The End We Start From (2023) poster

The End We Start From (2023)


UK. 2023.


Director – Mahalia Belo, Screenplay – Alice Birch, Based on the Novel The End We Start From by Megan Hunter, Producers – Adam Ackland, Leah Clarke, Sophie Hunter, Amy Jackson & Liza Marshall, Photography – Suzie Lavelle, Music – Anna Meredith, Visual Effects – Rebel Unit (Supervisor – Theodor Flo-Groenenboom), Special Effects – Artem (Supervisor – Richie Beacham-Paterson), Prosthetics – Millennium FX (Designer – Rob Mayor), Production Design – Laura Ellis Cricks. Production Company – Hera Pictures/SunnyMarch Productions.


Jodie Comer (Woman), Joel Fry (R), Katherine Waterston (O), Benedict Cumberbatch (RB), Mark Strong (N), Gina McKee (F), Nina Sosanya (G)


In London, a woman is about to give birth to a baby. As she and her partner R head to the hospital, the city and entire country are subject to torrential downpours that cause massive flooding. Unable to return to their flooded-out home, they head to R’s parents place in the countryside only for R’s mother to be killed by looters not long after they arrive. R cannot go on and so the woman heads north on her own with the baby. She takes shelter at a refugee camp where she is befriended by O, an American woman who also has a baby. As the camp is raided by marauders, the two flee north into Scotland where O believes they can find refuge among a commune on an island.

The End We Start From is a British arts film. It comes backed by the prestigious BBC and British Film Institute, while having its premiere at TIFF. It is based on The End We Start From (2017), the debut novel for Megan Hunter, who says she wrote it to explain Climate Change and death to her children. Director Mahalia Belo had previously worked in British tv with mini-series such as The Long Song (2018) and the standout horror mini-series Requiem (2018).

The End We Start From is a Catastrophe Film. The details of the catastrophe are never specified – just torrential flooding that occurs throughout England. The hows and whys of this are not gone into, nor the question of whether the torrential flooding occurs solely on the UK mainland or other countries as well. (It would certainly be odd from a climate perspective to have just a single country affected by torrential downpour for days on end to the point where cities are flooded and people rendered homeless on a mass scale, but for this not to occur anywhere else). England did undergo a more regular Disaster Movie treatment of the same idea with the mini-series Flood (2007).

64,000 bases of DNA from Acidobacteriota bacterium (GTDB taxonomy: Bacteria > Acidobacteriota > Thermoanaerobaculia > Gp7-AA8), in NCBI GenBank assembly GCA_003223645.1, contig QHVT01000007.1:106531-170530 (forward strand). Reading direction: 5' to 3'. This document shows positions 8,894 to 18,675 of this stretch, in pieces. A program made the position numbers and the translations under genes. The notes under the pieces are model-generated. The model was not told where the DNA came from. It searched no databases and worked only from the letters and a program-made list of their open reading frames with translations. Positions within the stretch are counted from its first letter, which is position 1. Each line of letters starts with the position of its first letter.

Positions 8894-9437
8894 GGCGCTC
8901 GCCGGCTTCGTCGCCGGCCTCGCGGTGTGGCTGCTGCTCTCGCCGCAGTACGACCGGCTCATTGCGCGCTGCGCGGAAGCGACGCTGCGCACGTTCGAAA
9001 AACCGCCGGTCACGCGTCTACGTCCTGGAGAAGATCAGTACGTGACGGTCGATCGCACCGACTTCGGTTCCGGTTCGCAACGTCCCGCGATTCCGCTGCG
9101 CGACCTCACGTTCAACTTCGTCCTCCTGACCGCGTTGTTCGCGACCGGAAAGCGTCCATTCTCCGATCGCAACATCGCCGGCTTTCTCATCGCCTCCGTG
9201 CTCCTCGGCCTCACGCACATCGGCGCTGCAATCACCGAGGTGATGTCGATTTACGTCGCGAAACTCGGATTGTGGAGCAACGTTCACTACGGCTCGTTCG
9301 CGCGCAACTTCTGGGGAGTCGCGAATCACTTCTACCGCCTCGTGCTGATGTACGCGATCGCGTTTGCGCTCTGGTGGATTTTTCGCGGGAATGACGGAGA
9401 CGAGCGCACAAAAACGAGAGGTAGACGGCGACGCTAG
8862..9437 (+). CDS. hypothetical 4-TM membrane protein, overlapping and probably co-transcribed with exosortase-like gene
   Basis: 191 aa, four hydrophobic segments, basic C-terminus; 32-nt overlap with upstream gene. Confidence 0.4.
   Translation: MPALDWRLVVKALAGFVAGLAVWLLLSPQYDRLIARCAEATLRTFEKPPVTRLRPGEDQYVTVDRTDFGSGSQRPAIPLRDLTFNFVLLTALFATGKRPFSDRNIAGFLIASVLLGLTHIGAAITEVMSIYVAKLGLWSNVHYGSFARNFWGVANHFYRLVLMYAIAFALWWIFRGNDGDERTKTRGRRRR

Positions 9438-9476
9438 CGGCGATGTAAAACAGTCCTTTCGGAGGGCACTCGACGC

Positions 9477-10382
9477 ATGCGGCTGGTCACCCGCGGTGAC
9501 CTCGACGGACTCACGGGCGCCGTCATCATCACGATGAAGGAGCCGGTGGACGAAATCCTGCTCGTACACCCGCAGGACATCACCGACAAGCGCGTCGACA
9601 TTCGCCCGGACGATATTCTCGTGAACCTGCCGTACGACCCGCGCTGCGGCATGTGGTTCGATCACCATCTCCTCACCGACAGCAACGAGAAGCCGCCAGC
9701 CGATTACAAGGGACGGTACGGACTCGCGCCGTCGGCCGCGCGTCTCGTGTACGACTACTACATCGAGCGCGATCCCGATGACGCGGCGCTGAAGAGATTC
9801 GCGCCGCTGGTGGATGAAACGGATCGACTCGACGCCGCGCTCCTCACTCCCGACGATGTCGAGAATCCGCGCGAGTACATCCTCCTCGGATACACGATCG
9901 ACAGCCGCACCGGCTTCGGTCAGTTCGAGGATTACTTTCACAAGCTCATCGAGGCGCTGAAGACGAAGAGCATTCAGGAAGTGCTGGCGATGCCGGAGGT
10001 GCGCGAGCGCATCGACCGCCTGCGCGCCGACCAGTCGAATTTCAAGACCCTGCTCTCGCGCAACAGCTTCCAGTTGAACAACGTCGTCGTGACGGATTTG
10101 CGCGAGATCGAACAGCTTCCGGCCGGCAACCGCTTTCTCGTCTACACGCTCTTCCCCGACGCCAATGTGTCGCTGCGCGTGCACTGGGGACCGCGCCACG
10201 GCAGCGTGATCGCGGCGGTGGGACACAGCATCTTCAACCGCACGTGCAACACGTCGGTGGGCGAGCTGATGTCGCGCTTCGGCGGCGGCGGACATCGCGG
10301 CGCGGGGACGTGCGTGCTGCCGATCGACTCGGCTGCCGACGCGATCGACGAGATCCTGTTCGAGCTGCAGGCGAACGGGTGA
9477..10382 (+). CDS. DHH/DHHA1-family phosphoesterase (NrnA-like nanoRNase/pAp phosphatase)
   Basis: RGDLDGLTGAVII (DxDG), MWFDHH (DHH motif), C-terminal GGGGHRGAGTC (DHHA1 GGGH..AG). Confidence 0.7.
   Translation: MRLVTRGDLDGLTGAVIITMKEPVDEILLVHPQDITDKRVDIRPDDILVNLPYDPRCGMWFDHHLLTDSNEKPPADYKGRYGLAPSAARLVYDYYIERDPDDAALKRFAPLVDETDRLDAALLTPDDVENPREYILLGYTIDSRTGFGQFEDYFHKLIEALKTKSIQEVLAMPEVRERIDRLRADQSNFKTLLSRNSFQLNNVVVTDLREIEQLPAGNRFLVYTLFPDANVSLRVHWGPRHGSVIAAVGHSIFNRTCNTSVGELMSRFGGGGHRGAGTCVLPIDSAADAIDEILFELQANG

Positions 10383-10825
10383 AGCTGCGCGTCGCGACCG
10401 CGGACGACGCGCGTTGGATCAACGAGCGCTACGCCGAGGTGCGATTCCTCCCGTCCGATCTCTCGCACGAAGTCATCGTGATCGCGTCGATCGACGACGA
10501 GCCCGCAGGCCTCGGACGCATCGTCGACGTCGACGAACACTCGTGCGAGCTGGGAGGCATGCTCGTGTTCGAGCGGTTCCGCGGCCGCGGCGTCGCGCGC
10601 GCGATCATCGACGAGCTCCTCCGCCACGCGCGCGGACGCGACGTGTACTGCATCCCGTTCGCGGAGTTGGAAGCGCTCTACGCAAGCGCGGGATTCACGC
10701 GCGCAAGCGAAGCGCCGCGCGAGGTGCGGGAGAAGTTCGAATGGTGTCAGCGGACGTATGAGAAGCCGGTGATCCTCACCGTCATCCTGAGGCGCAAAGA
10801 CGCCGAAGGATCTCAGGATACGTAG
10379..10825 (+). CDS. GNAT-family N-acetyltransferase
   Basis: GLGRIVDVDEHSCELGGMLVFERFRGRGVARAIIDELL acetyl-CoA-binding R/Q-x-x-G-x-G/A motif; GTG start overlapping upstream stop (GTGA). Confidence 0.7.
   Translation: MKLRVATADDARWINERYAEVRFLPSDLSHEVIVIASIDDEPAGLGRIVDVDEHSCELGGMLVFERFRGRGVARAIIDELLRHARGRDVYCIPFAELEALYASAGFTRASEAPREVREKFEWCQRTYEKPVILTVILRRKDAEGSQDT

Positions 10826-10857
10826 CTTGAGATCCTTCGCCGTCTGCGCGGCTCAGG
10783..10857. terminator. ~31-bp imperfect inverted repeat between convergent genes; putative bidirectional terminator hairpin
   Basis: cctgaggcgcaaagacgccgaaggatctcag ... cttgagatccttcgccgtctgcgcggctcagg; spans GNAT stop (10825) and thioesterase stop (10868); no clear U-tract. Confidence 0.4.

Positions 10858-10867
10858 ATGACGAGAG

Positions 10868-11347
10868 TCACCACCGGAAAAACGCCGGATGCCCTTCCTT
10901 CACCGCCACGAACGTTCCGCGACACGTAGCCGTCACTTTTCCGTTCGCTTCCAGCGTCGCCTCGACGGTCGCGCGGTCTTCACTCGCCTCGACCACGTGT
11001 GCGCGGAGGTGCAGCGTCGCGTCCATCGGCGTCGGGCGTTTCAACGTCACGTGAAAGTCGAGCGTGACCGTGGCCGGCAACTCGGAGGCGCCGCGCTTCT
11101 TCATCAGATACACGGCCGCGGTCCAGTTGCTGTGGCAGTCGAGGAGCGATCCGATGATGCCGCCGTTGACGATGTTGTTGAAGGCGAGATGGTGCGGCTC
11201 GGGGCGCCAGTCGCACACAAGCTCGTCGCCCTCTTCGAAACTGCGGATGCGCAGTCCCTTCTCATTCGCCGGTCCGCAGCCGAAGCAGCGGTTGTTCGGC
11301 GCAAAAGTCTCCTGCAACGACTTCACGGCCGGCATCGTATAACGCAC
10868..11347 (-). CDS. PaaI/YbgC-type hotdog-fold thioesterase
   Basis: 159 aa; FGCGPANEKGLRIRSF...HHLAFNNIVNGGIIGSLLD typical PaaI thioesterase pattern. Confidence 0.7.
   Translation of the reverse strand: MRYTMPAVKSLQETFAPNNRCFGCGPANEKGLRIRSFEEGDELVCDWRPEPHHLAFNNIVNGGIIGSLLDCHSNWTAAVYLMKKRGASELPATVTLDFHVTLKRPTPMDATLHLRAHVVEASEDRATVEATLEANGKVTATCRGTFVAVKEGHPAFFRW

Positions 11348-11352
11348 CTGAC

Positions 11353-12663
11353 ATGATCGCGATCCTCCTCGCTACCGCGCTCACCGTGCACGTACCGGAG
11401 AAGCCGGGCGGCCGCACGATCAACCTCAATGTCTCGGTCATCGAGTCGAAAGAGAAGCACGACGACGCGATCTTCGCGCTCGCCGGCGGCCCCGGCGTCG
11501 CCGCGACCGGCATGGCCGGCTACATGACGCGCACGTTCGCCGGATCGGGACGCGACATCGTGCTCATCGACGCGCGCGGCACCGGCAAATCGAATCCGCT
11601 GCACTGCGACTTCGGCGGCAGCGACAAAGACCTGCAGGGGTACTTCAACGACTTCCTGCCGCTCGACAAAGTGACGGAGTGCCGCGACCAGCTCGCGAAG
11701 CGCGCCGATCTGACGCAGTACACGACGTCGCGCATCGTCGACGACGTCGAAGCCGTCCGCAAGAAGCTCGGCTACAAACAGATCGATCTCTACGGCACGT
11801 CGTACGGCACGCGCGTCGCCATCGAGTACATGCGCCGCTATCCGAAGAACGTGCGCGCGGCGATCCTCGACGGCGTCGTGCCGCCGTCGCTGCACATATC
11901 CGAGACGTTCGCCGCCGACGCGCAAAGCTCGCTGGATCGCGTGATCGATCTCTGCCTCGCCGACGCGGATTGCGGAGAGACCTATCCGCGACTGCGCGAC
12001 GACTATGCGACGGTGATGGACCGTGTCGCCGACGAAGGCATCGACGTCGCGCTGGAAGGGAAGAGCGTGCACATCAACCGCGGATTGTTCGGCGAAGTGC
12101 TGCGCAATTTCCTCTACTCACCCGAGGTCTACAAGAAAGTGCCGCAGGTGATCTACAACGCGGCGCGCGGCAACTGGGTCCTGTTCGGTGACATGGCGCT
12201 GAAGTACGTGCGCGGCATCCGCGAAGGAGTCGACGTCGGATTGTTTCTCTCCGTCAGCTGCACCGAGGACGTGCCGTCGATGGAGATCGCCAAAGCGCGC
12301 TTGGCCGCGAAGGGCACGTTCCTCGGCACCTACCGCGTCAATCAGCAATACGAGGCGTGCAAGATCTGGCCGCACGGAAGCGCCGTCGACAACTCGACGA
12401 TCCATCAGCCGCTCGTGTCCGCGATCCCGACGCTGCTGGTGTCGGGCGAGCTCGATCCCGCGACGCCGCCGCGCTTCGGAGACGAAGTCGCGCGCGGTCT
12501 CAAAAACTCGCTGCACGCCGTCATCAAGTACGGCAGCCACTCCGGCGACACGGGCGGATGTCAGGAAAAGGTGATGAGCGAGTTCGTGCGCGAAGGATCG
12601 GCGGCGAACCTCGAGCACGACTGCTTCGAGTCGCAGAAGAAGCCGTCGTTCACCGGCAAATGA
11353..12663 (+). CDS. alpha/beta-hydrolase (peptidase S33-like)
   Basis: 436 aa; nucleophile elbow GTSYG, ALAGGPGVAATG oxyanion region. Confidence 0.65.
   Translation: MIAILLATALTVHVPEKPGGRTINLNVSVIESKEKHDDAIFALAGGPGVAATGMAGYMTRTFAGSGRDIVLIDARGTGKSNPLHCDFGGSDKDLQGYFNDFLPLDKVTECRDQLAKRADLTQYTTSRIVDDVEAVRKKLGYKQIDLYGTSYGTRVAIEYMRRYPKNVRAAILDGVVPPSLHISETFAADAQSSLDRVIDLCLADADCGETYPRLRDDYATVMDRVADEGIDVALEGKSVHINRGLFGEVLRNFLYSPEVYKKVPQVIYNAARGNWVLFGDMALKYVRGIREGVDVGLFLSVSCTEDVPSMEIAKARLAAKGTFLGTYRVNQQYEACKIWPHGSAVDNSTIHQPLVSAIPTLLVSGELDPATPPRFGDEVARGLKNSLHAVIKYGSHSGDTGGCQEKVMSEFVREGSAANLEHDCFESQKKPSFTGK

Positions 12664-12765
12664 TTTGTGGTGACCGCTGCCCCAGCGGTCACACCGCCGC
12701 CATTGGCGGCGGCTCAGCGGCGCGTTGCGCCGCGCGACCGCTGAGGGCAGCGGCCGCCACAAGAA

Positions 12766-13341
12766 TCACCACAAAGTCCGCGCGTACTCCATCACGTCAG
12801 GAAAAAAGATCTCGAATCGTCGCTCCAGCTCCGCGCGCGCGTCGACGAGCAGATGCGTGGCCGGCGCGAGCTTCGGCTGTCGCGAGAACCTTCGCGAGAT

Jodie Comer as Woman with her baby in The End We Start From (2023)
Jodie Comer as Woman with her baby, making her way through a catastrophe-ridden England

Much of the film follows Jodie Comer, joined in the early sections by Joel Fry and in the latter half by Katherine Waterston, as they travel through the countryside that is in a state of social collapse, seeking shelter in homes and abandoned buildings, while facing marauders attacking people for supplies and invading the refugee camp. Through it all they seek sanctuary, which becomes a commune in the centre of a Scottish loch at the end. This has a number of similarities to The Road (2009), which had Viggo Mortensen and son travelling through an analogous devastated world seeking shelter and scavenging for supplies, although The End We Start From is a far less bleak film.

I didn’t feel there was anything particularly bad about The End We Start From. It has a strong cast in small supporting parts and is even produced by Benedict Cumberbatch who turns up in a small part as a grieving husband. Both Jody Comer and Katherine Waterston stand out in the two roles as the new mothers. On the other hand, the film never moved me. It felt picaresque, the photography and scenery dour, but what it lacked was a dramatic drive – there is no urgent struggle for survival, desperation or of imminent starvation to the characters, just a slow journey by displaced people through ruined landscapes. Given such, the ending, which does take the story back to where it started from, seems a wrap-up that is unrealistically optimistic and upbeat given the millions of deaths that must have occurred with a catastrophe and starvation on the scale we see depicted.

Trailer here

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